Understand the Pet’s Peeves Before Providing Prescription Medicines


Date : Jul 31, 2017 Author : Rahul Singh Category : Healthcare

The American Pharmacists Association has been actively encouraging pharmacy technicians and pharmacists to become more informed about the animal drug compounding market. ?

Consider a usual day at the drugstore – you might be handling your business even as a customer walks in with a prescription for their pet. The local veterinarian has prescribed certain medication that you as a pharmacist feel to be too much for the animal in question. You may even call the vet only to realize that animals have different digestion and metabolic rates and the dosage is actually the correct one.

Currently, pharmacy technicians have a minimal formal education with respect to animals, even though the medical responsibility is technically the same for them as with human patients. More pet prescriptions are seen in day-to-day life than ever before in the past, and that is why pharmacists need to step up their understanding of the animal drug compounding market. The challenge could not be clearer as even the pharmacy industry has begun making certain recommendations for educating pharmacy staff.

Animal drug compounding is quite challenging as flavor and smell are much more important to animals than other criteria. If the medicine has an unappealing flavor or simply smells bad, the animal is likely to refuse the medication. A noteworthy point is that animals do not consider color to be as important as humans because dogs are color-blind and cats have limited color vision. When animal drugs are compounded, the final product should be labeled. The prescription must clearly mention the reason for animal drug compounding. Notes such as ‘alcohol-free’ or ‘xylitol-free’ and ‘dosing not commercially available’ have to be included. 

Few pharmacy technicians and pharmacists are aware that using human drugs on animals is an extra-label use as defined in 21 CFR Part 510. According to these regulations, drugs meant for human use given to an animal can only be done so under the express approval of a licensed vet. There have been a number of unfortunate incidents where pharmacists were given prescriptions that the pet could have easily tolerated, only to end up with alternative medicines given over-the-counter that poisoned the poor creature. It cannot be emphasized enough that pharmacists need to consult veterinarians before they make any sort of animal drug substitutions as they can be held legally responsible for any untoward accident.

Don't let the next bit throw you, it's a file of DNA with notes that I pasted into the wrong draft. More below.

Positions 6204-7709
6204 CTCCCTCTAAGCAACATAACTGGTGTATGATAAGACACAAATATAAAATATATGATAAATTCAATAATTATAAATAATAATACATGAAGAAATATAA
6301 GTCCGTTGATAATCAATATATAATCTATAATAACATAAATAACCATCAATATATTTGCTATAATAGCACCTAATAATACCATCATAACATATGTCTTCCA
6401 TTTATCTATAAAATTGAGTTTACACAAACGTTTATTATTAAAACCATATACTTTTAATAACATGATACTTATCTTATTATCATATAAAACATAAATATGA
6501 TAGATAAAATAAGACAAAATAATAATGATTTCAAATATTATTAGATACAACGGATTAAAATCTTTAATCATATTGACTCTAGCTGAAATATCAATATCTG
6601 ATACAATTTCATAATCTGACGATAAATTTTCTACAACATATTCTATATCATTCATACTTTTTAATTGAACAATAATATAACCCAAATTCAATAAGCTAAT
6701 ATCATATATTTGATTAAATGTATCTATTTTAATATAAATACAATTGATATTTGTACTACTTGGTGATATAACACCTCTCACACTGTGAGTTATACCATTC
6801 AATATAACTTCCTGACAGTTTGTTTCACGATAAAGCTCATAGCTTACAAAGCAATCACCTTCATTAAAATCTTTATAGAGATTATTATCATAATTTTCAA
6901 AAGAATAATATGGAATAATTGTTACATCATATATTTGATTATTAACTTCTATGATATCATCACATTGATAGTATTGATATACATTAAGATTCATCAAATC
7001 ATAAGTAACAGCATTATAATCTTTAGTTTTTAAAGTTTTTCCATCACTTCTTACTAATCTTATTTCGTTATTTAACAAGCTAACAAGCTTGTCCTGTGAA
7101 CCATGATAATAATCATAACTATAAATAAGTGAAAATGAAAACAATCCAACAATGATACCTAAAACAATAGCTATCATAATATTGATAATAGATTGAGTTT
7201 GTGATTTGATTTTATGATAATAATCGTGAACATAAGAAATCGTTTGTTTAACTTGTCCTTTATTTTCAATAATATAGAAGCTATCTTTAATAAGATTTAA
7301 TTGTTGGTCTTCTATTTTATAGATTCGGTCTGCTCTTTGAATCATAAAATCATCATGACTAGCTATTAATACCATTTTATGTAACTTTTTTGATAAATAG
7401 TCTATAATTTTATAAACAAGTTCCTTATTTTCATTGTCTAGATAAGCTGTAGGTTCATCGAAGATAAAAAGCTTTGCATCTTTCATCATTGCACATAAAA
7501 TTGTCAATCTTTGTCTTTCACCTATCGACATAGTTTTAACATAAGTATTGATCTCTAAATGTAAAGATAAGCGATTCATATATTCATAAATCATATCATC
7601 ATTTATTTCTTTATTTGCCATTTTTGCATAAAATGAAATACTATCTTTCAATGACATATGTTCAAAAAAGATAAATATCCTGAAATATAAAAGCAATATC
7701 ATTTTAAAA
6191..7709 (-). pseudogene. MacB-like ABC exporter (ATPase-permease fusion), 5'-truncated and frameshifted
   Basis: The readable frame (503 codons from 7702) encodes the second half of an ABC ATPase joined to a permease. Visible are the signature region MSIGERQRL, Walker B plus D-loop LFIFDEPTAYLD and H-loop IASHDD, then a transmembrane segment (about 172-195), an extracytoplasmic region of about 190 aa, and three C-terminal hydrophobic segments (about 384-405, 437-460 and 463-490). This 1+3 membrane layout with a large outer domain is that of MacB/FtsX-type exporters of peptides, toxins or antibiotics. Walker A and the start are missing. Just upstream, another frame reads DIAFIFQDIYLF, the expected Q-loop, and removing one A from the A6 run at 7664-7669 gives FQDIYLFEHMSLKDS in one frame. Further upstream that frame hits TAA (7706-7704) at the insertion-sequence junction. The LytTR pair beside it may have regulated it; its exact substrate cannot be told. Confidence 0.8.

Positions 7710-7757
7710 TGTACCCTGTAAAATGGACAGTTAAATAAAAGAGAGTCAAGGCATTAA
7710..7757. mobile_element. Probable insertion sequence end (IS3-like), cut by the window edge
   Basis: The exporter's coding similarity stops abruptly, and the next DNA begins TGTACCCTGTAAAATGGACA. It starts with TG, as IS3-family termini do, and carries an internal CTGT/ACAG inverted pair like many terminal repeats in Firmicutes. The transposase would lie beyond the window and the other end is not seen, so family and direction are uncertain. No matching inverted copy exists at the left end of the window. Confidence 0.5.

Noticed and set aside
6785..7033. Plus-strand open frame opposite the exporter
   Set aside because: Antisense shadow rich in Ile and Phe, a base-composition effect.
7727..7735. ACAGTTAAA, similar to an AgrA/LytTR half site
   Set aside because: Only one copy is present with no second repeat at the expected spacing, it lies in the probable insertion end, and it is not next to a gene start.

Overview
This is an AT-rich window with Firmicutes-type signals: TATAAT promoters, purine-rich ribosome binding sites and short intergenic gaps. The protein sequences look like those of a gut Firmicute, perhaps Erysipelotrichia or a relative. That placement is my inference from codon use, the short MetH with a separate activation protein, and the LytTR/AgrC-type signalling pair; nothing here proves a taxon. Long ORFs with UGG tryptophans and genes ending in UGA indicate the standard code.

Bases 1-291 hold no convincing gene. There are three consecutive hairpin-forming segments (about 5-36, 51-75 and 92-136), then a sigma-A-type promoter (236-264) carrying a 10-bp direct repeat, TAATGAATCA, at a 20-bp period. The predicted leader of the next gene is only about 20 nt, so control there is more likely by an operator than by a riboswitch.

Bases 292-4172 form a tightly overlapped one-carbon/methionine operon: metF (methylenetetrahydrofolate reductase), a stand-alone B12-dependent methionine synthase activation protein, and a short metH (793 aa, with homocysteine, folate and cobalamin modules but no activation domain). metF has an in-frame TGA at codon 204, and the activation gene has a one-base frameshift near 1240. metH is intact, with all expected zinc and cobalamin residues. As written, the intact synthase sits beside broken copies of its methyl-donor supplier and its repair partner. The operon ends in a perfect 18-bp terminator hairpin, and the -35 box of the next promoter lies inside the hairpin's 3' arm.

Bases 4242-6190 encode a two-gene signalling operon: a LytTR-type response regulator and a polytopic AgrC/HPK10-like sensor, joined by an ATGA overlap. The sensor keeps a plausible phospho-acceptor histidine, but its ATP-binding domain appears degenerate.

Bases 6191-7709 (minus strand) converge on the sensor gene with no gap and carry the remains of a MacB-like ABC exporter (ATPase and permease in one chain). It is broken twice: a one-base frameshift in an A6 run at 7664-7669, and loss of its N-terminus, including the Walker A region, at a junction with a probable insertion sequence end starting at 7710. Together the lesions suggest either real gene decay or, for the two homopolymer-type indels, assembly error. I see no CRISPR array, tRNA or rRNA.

Few pharmacy technicians and pharmacists are aware that using human drugs on animals is an extra-label use as defined in 21 CFR Part 510. According to these regulations, drugs meant for human use given to an animal can only be done so under the express approval of a licensed vet. There have been a number of unfortunate incidents where pharmacists were given prescriptions that the pet could have easily tolerated, only to end up with alternative medicines given over-the-counter that poisoned the poor creature. It cannot be emphasized enough that pharmacists need to consult veterinarians before they make any sort of animal drug substitutions as they can be held legally responsible for any untoward accident.

Regular practice applies to veterinary patients in the same form as that of humans. This essentially means that a family doctor is not allowed to prescribe medication to a pet. However, the reverse situation where a vet prescribes medication to a human being is permissible especially in cases of zoonotic diseases seen in pets. It is highly recommended that the household humans also undergo prophylaxis or treatment at such times. The protocol is appropriately documented for vets to prescribe such medication, typically with follow-up instructions for family physicians at some date in the future.

While animal drug compounding is quite challenging with current education levels, the business case for processing such prescriptions is vital. The prescriptions are cash-paying patients in a situation where the entire profession is facing reducing reimbursement from insurance agencies. Being able to successfully process these prescriptions will go a long way in making the business sustainable and profitable. 


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